Advertisement

North Korea may have detonated 250-kiloton bomb

Pyongyang continues to be active at its nuclear site, according to recent satellite imagery.

By Elizabeth Shim
South Koreans watch a TV news alert on an artificial earthquake originating from North Korea at Seoul Station on Sept. 3. Pyongyang may have detonated a 250-kiloton bomb, according to experts. File Photo by Yonhap
South Koreans watch a TV news alert on an artificial earthquake originating from North Korea at Seoul Station on Sept. 3. Pyongyang may have detonated a 250-kiloton bomb, according to experts. File Photo by Yonhap

Sept. 13 (UPI) -- The most recent satellite images of North Korea's nuclear site taken Friday show a greater number of surface disturbances following Pyongyang's sixth nuclear test than previous tests at Punggye-ri, U.S. analysts say.

Writing for 38 North, the Johns Hopkins University website dedicated to North Korea issues, analysts Frank V. Pabian, Joseph S. Bermudez Jr. and Jack Liu say North Korea's site now has "additional slippage" in "pre-existing landslide scars" and a "possible subsidence crater."

Advertisement

The caving in of land at the site, however, may not have been the result of the estimated 4.9-magnitude earthquake that took place 8 minutes after the test, the analysts say.

A more powerful earthquake the Comprehensive Nuclear-Test-Ban Treaty Organization estimated to be of a 5.8 magnitude, but later revised to 6.1, is evidence the bomb could have unleashed as much as 250 kilotons of energy, significantly more than the previously estimated 100-120 kilotons.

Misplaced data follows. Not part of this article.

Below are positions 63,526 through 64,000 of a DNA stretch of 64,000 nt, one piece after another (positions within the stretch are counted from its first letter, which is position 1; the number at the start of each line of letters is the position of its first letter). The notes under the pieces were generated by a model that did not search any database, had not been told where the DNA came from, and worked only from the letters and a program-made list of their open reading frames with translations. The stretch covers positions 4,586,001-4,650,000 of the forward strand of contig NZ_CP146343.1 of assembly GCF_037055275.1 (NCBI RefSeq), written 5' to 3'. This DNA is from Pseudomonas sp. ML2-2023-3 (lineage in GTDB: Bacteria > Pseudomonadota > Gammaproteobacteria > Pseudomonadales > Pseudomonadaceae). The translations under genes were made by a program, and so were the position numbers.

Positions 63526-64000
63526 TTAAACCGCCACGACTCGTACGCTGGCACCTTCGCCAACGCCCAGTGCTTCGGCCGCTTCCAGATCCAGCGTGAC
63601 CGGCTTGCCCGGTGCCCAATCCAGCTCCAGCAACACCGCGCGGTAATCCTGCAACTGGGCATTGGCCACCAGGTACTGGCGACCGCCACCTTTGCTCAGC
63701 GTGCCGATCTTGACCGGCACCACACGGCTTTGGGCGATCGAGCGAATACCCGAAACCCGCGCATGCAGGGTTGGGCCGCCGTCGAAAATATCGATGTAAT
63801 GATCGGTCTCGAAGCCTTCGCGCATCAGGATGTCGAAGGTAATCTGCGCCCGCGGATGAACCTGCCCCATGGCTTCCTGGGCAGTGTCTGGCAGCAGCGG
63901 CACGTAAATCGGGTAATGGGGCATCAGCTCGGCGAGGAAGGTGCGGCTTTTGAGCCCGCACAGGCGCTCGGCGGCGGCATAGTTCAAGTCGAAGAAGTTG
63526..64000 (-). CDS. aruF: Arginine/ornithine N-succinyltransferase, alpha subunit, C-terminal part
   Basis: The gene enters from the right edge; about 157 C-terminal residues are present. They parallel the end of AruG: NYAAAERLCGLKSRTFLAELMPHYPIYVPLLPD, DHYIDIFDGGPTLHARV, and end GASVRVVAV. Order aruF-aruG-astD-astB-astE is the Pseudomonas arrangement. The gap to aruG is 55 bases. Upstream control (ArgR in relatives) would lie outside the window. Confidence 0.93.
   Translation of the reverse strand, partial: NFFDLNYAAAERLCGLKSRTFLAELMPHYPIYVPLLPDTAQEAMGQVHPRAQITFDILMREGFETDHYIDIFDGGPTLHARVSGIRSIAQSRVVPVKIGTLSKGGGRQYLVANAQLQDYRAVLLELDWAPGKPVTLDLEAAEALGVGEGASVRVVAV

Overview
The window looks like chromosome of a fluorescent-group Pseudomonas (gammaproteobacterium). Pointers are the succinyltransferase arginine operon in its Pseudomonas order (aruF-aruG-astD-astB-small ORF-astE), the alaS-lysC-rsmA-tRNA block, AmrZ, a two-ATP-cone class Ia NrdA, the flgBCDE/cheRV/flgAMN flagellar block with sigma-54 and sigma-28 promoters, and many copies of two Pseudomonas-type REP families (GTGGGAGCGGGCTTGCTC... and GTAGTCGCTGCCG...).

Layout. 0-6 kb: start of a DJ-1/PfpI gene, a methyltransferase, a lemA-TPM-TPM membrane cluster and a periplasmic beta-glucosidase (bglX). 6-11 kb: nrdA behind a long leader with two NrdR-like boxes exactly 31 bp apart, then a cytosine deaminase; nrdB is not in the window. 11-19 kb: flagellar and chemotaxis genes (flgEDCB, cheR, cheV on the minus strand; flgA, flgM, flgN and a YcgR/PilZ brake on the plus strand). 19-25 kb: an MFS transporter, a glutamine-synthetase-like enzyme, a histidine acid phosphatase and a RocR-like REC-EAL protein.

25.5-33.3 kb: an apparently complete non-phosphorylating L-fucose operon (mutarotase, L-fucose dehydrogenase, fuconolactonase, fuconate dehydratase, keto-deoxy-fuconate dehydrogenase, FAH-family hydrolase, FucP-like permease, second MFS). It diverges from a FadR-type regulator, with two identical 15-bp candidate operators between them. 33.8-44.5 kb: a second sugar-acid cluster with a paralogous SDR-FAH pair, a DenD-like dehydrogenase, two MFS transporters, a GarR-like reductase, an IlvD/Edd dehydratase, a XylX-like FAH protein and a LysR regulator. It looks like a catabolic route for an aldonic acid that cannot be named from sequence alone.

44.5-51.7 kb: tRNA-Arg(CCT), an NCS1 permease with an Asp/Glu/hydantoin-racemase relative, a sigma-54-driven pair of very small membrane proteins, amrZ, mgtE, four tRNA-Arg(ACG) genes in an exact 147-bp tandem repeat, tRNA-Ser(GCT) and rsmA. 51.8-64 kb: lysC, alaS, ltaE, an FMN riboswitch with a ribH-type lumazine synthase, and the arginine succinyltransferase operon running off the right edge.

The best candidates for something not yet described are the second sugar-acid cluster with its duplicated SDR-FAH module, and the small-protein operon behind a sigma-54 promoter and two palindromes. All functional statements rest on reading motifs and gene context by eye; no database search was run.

RELATED Kim Jong Un praises North Korean schoolteachers amid tensions

Tremors from the earthquake are likely the cause of a possible "collapse chimney crater" at the site, the analysts added.

There is evidence the North Koreans will not stop tests at Punggye-ri, they said.

Advertisement

The images from Friday indicate "new tunnel excavation activity" could be under planning, as the photos show some "mining carts on the rail line that extends from the West Portal to the spoil pile."

RELATED U.S. THAAD launchers in South Korea begin operations

The analysts also said the North Portal used for the last test may not be used and that they cannot rule out the possibility radioactive material was released into the atmosphere following the test.

"The yield of the test clearly shows North Korean progress in increasing the yields of their nuclear weapons," the analysts said. "The significance of this is that it has the potential to dramatically increase the threat posed by" its ballistic missiles.

RELATED Trump, Malaysian prime minister talk trade, Boeing jets at White House meeting

Latest Headlines

Advertisement
Advertisement

Follow Us

Advertisement